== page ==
The Down’s Syndrome Association in the UK has been involved in an international study looking at the effects of COVID-19 in people who have Down’s syndrome.

This has been an extremely important study, pulled together very quickly because we knew very little about how severely affected individuals who have Down’s syndrome might be if they were infected with COVID-19.

The study has collated data from across the globe, with the majority of responses coming from Europe, including the UK.

The first set of data, which looked at the international experiences of people with Down’s syndrome in the period March to June 2020, has now been analysed.

The Key messages from the study are:

  1. Monitor for the same symptoms as in the general population, plus nasal symptoms in younger people with Down’s syndrome
  2. Particularly protect those people with Down’s syndrome over age 40, as the risk for fatality seems to be more common in middle-aged individuals
  3. Younger individuals (people with Down’s syndrome below 20 years) do not often present with severe complications from COVID-19.

Julian Hallett from Down’s Syndrome Association said “Thank you to all the families and clinicians in the UK who have completed the online questionnaires. Whilst we are aware that children and adults who have Down’s syndrome will differ in terms of any underlying health conditions they may have, we would encourage all families and support staff to make sure any concerns are addressed by an individual’s GP or other relevant health professional.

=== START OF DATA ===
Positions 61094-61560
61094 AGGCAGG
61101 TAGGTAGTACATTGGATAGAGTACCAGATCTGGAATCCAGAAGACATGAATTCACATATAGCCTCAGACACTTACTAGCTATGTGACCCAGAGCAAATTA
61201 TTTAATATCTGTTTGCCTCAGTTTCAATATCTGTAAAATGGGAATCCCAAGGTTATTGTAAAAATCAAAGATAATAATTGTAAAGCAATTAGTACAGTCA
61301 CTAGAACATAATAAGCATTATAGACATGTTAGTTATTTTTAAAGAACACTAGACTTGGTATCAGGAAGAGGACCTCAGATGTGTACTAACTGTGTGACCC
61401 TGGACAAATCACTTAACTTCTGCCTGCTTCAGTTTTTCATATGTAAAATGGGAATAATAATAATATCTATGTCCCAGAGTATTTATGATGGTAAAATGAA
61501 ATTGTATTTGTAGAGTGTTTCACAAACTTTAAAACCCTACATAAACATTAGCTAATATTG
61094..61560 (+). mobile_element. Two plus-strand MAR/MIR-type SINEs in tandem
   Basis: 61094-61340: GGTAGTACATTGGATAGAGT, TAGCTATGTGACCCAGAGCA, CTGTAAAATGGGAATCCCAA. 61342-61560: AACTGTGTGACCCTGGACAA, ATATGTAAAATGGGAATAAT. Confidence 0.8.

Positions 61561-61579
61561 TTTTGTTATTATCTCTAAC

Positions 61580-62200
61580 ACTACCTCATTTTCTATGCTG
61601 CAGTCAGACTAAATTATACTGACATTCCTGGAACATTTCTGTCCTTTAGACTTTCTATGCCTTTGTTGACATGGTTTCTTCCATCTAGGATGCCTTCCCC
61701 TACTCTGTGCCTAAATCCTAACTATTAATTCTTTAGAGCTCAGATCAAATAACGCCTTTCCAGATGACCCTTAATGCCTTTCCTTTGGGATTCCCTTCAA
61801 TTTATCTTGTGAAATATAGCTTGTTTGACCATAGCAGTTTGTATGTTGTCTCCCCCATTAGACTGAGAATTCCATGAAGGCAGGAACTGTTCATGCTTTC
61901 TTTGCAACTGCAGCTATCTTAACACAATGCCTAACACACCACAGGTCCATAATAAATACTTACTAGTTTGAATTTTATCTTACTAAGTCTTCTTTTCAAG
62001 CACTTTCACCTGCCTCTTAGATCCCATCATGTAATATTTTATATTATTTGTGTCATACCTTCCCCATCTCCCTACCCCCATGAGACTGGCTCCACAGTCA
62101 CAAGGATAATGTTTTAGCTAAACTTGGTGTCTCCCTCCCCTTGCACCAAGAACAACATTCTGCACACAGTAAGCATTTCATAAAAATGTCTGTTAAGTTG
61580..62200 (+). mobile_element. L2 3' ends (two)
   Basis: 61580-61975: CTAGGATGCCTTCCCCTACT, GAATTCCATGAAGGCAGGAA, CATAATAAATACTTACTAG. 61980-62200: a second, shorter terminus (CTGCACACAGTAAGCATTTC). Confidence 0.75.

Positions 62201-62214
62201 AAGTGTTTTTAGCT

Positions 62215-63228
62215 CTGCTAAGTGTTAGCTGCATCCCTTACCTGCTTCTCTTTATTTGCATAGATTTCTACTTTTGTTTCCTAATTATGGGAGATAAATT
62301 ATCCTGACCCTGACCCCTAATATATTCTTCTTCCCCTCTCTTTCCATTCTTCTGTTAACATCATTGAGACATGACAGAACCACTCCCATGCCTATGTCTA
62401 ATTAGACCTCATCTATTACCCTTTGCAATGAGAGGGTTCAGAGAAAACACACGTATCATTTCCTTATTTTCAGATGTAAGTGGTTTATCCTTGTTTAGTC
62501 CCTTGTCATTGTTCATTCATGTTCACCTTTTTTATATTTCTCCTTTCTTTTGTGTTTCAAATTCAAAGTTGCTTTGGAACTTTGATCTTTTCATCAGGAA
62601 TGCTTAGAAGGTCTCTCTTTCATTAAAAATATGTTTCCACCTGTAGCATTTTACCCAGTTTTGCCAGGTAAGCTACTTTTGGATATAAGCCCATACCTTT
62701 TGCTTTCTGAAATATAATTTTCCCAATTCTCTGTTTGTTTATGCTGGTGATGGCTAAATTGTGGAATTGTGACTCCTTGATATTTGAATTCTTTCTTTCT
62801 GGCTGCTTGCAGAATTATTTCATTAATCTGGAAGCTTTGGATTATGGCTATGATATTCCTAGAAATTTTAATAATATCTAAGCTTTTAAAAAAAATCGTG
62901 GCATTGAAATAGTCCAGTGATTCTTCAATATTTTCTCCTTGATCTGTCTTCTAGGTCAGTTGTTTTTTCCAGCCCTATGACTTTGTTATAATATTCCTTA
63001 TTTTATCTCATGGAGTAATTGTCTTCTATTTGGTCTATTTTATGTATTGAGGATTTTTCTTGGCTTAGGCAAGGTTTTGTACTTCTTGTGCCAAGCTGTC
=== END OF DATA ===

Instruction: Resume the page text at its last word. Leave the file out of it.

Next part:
The initial findings may give some reassurance that the experience (and likely recovery from) COVID-19 is pretty similar to the general population. We know that, in the general population, older people are more likely to experience more significant illness from the virus, but for people who have Down’s syndrome, this seems to be for adults aged 40 and over, so extra vigilance is important.”

The researchers are still actively collecting data and so if anyone you know of who has Down’s syndrome has been directly affected by the virus, please complete the online surveys here.

A summary of the findings from the survey can be read here.

The DSA welcomes calls from anyone wishing to know more on 0333 12 12 300 or email